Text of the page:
I actually think that drawing by hand helps you to understand what you’re designing in a different and more complete way rather than drawing points with a mouse.

    I do want to learn sketch-up, but still find I can get my ideas out faster and more importantly revise and edit faster when using paper.

    • zoomzoomjeff says:

      Yeah, the thumb distance freaked me out! That’s all I could think about after that…”how long before that guy loses his thumb?”

    • bigalexe says:

      “I actually think that drawing by hand helps you to understand what you’re designing in a different and more complete way rather than drawing points with a mouse.”

      AutoCAD trained mechanical drafter here. This is a true and false statement. The computer is a tool and I have the capability to visualize my computer designs but this isn’t the case for everyone. Also I think a huge difference is 2D vs 3D. I was trained on a computer but trained in the traditional manner of Top,Front,Right side view in 2D. If you only ever went 3D I might see an issue.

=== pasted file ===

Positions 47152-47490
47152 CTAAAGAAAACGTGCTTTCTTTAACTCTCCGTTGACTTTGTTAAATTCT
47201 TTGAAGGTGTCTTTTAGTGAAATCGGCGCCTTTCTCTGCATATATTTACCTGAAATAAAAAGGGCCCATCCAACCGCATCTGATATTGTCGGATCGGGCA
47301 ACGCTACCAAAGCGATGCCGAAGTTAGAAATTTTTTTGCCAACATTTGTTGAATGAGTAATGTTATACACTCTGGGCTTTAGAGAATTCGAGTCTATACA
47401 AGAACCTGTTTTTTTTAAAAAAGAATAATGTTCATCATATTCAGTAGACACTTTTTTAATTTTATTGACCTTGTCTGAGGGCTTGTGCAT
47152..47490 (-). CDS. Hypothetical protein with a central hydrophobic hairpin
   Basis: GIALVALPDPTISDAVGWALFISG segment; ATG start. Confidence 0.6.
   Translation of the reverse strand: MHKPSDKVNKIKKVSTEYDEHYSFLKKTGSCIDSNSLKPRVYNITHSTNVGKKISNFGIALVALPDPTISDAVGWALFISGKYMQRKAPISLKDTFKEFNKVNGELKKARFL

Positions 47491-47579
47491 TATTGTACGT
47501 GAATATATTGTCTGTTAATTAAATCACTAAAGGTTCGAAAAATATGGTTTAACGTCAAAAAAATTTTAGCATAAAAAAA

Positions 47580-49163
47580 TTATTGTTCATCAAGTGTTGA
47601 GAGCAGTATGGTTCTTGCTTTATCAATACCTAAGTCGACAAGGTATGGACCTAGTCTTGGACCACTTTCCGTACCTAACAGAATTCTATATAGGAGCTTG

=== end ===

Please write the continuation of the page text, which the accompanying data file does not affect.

I can talk about 1 kind of large project I did in SketchUp and how it worked out. Our living room needed bookcases. So I wanted to model them and drop them in place (Yay iKea!). In order to visualize properly I had to model EVERYTHING in the room, even did the molding. Once I got everything done it all came together but leaving anything out wouldn’t have worked.

      1.) Computers are a tool and can’t be blamed for lack of vision.
      2.) For short weekend projects use paper because it’s quicker. For longer projects the PC can be a great visualization IF you put in the work.

      • mnoswad1 says: